While you may consider me a “Supplement Peddler” like Bill Faloon of LEF, the folks at IHerb or VitaCost… I assure you I don’t live in a mansion, I don’t have a Yacht and don’t care for those assumptions. The fact of the matter, is that supplement makers are not “richer than Croesus” otherwise some of us would spend the money on these non-patentable molecules. I have spent money on providing non-patentable materials to Universities along with equipment because I want them to research natural materials. Does that make me an evil supplement peddler or one that helps Universities with their research on these materials that Pharmas wouldn’t touch because of the low profit margin they could produce?
I don’t know anything about you or your enterprise. However, my remarks were, I believe, fair generalizations based on my own considerable personal experience with high profile and highly successful supplement companies. If you think this isn’t a fair assessment of the large supplement firms, I’d be interested to know why?
If you haven’t had similar success, I’d be happy to tell you how to do it, in general terms. Though, as I’m sure you know, once a market niche has been filled, it’s much more difficult to enter it and dominate it.
I had the considerable privilege to be a witness to one of the most amazing phenomena I’ve ever seen, principally the creation of the modern life extension supplement industry by Durk Pearson’s and Sandy Shaw’s book, Life Extension. What it is that allows a book like that (and its successor book), to achieve the kind of manic resonance it did, I have no idea. But, overnight, a multibillion market was created. Ironically, Durk and Sandy had no idea this had happened and no real interest in exploiting it during the window of time when that was possible. It is no exaggeration to say that their books created a frenzy of interest and response which I have only seen successfully pulled off by Tele-evangelists. Reading the mail that came in in response to those books was astounding and mind boggling. Thousands of pounds of first class mail filled with letters of the most intimate kind, often with accompanying highly personal photographs and heart rending stories, from people absolutely desperate to get their hands on the magical molecules Pearson and Shaw had touted in their books.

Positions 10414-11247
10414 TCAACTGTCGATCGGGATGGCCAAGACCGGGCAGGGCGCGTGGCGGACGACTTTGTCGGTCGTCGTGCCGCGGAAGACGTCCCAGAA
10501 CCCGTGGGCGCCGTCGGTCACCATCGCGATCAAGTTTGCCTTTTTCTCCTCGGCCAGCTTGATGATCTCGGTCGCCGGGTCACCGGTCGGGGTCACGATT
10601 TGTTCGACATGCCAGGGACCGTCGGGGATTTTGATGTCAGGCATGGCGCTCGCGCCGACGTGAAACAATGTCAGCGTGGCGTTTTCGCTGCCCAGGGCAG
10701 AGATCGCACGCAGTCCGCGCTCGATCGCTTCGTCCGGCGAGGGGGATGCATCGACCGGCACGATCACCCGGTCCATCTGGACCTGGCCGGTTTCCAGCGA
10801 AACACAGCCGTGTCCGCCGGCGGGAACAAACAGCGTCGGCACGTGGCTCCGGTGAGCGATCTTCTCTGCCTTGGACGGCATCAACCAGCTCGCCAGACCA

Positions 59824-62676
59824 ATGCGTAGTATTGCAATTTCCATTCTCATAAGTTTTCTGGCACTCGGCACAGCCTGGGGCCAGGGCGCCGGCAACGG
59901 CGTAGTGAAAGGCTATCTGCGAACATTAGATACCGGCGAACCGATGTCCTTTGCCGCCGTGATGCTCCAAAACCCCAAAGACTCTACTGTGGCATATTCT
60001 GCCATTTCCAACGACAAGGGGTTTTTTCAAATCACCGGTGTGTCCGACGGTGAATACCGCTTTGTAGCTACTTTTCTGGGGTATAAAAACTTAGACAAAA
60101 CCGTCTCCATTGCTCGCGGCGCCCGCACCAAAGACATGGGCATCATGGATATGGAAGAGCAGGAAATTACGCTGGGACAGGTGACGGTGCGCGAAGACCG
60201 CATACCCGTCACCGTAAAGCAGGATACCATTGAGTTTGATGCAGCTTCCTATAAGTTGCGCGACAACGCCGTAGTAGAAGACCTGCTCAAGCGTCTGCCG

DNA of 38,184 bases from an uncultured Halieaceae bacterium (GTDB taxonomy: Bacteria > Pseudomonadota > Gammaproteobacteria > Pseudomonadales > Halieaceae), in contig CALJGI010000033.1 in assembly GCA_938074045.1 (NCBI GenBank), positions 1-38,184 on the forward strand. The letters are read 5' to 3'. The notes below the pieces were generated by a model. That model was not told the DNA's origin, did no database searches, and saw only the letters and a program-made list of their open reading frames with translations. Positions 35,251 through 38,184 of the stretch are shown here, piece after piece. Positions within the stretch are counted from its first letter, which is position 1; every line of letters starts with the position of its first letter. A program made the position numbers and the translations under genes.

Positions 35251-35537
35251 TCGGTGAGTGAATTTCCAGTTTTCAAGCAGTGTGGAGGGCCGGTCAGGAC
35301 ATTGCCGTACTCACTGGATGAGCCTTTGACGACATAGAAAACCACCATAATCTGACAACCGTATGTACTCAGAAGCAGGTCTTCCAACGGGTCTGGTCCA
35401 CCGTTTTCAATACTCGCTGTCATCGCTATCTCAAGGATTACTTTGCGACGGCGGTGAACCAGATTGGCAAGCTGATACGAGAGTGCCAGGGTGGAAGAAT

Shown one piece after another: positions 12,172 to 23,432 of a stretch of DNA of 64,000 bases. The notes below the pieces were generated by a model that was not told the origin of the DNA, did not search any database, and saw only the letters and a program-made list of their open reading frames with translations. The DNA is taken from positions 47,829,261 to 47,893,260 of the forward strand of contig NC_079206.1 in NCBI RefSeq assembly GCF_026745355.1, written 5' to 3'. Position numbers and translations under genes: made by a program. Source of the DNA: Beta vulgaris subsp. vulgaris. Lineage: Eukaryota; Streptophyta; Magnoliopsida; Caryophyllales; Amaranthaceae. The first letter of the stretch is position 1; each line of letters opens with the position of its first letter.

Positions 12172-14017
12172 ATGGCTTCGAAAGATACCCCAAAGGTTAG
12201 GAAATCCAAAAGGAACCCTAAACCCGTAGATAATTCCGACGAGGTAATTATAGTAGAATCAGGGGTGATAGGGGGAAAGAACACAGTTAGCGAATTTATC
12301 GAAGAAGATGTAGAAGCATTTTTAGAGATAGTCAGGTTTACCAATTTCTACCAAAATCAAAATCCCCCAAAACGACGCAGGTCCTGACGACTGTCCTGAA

Perhaps the most incredible aspect of the whole phenomenon was the utter incredibility of Pearson and Shaw, who gave the appearance of two aging and slightly debauched flower children. How could so many people believe so much crap (and for so long)? It was a fantastic educational experience for me about human nature, the mechanics of extreme fads, and how to succeed in business without really trying. Nassim Taleb makes the observation that many people on Wall Street who become fantastically successful fail to take account of the powerful influence of being in the right place at the right time, and thus greatly overestimate their own competence in making money in the market. As Taleb points out in his book, The Black Swan, it’s comparatively easy to make money in a bull market, but woebetide the man who thinks the same “genius” will work under unfavorable market conditions.
The considerable “genius” of Sail Kent and Bill Faloon was that, when the market environment became unfavorable, they attacked the Federal government, and won. I strongly suspect that the Dr. Oz phenomenon is much like the Pearson and Shaw phenomenon which began in 1982 (and the timing for a repeat is roughly consistent with that for emergence of new, highly successful waves of Tele-evangelism, which I’m told is on the order of one human generation, or about 20 years). The difference in this instance is that Oz got his tail bobbed by Congress – and he took it.
As a humorous aside, the personal misery that Dr. Oz has inflicted on me is manifold. Several elderly relatives, including my partner’s mother, have suffered endless ED visits and hospitalizations, and required countless hours of hand holding and prodding to accept unequivocally life saving interventions, such urgent carotid artery endarterectomy, ARB/diuretic management of hypertension and statin treatment for steadily progressing atherosclerosis, due to Dr. Oz’s quack TV advice and cautions against well validated medical treatments. What’s most astonishing, is that even after definitive rescue with medical and surgical interventions, these poor folks still refuse to attribute any benefit to the medical care they received, and continue to look to frauds or credulous fools for medical advice.
Do supplement makers provide data on their failures in new product development? Well many don’t, and if they do it is in a way that will help them expose a better product that they are selling. We did it ourselves. Yes we initially believed we had a great product to compete against the staple in the “industry” and a molecule discovered by Geron. Our product failed compared to TA-65 and we published it: http://ift.tt/1F9qHp4